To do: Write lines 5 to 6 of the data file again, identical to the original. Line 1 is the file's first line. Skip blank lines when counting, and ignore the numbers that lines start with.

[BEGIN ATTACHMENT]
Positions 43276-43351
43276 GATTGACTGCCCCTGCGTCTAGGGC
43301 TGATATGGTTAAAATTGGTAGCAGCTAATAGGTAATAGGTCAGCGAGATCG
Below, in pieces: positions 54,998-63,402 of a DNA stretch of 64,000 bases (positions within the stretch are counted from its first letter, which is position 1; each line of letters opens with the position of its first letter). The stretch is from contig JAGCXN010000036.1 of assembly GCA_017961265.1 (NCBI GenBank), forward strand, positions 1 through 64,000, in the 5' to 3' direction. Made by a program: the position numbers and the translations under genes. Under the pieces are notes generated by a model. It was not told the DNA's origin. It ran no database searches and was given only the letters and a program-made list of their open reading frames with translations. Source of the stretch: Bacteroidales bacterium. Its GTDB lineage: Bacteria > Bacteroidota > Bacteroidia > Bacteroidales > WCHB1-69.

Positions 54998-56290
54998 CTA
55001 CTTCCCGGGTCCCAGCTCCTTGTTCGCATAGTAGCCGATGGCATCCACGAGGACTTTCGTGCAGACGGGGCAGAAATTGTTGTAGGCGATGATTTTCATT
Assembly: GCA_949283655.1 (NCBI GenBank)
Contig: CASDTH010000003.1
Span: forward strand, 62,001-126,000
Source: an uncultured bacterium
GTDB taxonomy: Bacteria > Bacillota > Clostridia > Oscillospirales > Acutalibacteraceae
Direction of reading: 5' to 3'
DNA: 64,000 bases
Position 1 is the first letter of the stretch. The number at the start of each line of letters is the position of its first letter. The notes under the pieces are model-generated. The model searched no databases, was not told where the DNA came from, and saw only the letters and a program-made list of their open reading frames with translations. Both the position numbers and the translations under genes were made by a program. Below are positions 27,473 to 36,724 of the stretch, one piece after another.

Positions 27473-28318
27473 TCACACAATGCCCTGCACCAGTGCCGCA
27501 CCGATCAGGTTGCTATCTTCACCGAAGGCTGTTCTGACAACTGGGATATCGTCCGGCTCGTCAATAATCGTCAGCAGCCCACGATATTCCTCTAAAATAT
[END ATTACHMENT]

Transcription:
Positions 54998-56290
54998 CTA